Got Effective Cybersecurity Practices? Be Aware: The FTC Is Watching You.
Following a July ruling against medical testing laboratory LabMD (which is now out of business), the Federal Trade Commission has emerged as a central regulator of cybersecurity practices for U.S. businesses. The FTC’s mandate to act on “unfair or deceptive” business practices that could harm consumers is being interpreted in a way that means any business that handles (and might potentially mishandle) consumer data is liable to fall under the organization’s scrutiny.
Data breaches becoming more complex, pervasive and damaging
This year’s report points to five actions an organization should take in the aftermath of a breach:
Confidential Information At Greatest Risk In New Businesses
Our research found that younger firms have inherently bad habits with private information, little faith in their own data protection procedures and little inclination to automate processes. This is because they generally still have their heads in start-up phase, where chasing the next sale and the race to the next product cycle get their full attention.
Legal liability from cyber attacks
Data breaches often trigger investigations by the US Federal Trade Commission, the US Securities and Exchange Commission, the US Department of Justice, and state regulatory agencies, as well as class-action lawsuits and shareholder derivative actions. The modern inevitability of cyber attacks behooves directors and officers at oil and gas companies to allocate adequate funds and time to implement cyber security risk-management strategies that protect sensitive business information and property and minimize the company’s legal exposure.
Anatomy of a cyber attack explained at HIMSS17
In the current cyber environment, CISOs need to be much more aggressive, he asserted. “You need to push through security measures—there’s no excuses anymore. We’re beyond allowing ourselves to get pushed by that pushback. Focus on the pain and millions of dollars that can be spend to end an organizational incident. I urge you to use this experience as a burning platform. If your organization is not paying attention, scream louder and ask them to talk to me.”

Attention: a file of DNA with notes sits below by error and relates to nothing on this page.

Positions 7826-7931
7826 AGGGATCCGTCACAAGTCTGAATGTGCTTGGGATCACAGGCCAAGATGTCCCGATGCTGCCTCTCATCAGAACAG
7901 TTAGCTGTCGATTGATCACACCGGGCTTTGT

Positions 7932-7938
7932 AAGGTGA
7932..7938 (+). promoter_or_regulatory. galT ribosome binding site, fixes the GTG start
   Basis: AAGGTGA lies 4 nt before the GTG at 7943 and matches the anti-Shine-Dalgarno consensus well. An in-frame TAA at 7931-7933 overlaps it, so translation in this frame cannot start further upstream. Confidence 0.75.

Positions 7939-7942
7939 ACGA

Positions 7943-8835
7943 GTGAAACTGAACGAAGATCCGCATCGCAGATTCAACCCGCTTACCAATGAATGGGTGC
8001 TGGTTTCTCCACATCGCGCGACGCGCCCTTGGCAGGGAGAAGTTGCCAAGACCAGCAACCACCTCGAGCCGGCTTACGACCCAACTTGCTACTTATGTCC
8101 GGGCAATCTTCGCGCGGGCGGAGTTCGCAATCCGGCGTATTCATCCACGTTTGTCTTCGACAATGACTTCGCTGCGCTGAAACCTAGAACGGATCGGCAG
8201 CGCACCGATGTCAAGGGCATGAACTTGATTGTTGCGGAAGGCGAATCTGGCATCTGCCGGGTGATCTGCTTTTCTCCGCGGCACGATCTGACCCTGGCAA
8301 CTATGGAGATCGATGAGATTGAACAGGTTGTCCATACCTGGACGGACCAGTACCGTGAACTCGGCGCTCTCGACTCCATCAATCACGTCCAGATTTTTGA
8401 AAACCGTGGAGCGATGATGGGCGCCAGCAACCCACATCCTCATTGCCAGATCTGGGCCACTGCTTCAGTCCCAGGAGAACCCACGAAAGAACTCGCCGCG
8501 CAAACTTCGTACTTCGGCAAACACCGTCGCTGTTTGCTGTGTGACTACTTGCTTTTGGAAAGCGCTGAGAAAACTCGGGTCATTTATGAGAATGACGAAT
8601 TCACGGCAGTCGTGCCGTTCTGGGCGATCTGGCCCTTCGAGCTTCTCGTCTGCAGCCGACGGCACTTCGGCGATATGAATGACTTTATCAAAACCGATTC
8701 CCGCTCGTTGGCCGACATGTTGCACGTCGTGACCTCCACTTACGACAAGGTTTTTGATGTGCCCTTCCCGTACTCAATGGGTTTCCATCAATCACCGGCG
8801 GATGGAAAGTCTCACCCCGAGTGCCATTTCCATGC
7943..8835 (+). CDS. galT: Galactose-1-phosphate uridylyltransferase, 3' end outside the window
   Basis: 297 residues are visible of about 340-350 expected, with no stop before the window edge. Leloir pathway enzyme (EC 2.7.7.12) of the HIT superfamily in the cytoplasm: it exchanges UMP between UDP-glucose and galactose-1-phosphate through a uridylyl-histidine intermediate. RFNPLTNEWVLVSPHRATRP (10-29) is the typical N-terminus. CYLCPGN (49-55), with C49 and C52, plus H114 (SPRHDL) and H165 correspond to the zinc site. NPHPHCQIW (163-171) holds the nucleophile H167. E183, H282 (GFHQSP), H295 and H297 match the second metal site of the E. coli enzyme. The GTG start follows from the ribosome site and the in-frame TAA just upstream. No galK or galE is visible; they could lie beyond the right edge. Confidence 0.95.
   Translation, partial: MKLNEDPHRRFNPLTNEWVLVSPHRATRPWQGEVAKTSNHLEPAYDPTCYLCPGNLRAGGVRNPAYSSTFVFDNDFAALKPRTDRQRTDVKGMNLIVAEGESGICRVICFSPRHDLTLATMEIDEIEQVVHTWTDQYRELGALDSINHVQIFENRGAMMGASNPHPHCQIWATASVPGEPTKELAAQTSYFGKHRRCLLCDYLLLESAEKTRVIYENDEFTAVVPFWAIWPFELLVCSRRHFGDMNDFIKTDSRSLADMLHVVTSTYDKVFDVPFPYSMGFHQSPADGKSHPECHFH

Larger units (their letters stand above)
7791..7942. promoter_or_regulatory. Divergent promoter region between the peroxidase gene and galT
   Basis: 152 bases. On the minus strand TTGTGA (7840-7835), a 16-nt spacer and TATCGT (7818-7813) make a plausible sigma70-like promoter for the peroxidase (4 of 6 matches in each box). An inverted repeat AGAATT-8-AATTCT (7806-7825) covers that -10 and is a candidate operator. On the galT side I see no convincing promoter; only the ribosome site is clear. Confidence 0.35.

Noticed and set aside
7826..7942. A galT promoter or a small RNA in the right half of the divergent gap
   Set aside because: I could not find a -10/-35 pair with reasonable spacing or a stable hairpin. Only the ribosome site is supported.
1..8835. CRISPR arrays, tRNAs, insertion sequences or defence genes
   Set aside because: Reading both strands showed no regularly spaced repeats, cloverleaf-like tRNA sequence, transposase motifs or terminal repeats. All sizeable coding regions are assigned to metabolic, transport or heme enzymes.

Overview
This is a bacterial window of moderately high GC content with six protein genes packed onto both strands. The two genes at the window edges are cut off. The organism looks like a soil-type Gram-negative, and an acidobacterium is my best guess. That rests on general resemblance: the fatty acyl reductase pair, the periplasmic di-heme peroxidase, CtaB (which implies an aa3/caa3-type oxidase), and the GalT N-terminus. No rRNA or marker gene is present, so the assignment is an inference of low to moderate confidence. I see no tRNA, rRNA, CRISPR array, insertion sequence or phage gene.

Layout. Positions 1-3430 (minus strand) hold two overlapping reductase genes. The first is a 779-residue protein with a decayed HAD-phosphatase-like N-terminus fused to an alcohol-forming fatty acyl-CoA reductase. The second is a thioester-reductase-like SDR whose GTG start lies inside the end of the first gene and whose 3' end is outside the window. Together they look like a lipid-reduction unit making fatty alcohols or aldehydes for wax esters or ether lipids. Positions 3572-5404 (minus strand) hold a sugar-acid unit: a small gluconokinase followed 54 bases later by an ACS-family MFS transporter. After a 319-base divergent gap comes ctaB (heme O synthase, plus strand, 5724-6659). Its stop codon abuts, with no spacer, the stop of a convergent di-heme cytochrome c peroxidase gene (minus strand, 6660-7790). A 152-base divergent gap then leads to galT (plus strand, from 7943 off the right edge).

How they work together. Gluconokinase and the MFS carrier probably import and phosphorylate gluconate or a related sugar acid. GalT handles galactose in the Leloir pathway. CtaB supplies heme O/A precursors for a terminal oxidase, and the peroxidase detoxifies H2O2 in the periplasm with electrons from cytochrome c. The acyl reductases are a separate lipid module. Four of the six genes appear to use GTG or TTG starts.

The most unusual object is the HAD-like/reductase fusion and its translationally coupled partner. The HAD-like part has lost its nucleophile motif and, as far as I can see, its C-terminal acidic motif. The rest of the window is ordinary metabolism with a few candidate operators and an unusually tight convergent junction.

The Rise of the Weaponized AI Propaganda Machine
By leveraging automated emotional manipulation alongside swarms of bots, Facebook dark posts, A/B testing, and fake news networks, a company called Cambridge Analytica has activated an invisible machine that preys on the personalities of individual voters to create large shifts in public opinion. Many of these technologies have been used individually to some effect before, but together they make up a nearly impenetrable voter manipulation machine that is quickly becoming the new deciding factor in elections around the world.
Techdirt’s First Amendment Fight For Its Life
As you may have heard, last week we were sued for $15 million by Shiva Ayyadurai, who claims to have invented email. We have written, at great length, about his claims and our opinion — backed up by detailed and thorough evidence — that email existed long before Ayyadurai created any software. We believe the legal claims in the lawsuit are meritless, and we intend to fight them and to win.
Ransomware emerging as medical device cybersecurity threat
“It’s only a matter of time before we see some sort of significant type of events that involve patient safety that are cyber enabled,” said Edwards, at a HIMSS17 pre-conference symposium in Orlando on Sunday. “There have been a lot of healthcare providers and hospitals that have fallen prey to ransomware.”
Android Ransomware Up By More Than 50% In 2016
Authors of lock-screen as well as file-encrypting “crypto-ransomware” types have used the past 12 months to copycat effective techniques from desktop malware. They have also developed their own sophisticated methods specialized for targets running Android devices. Cybercriminals have also been putting increased effort into keeping a low profile, by encrypting and burying the malicious payload deeper into the infected apps.
Large-scale reconnaissance operation used PC microphones to bug targets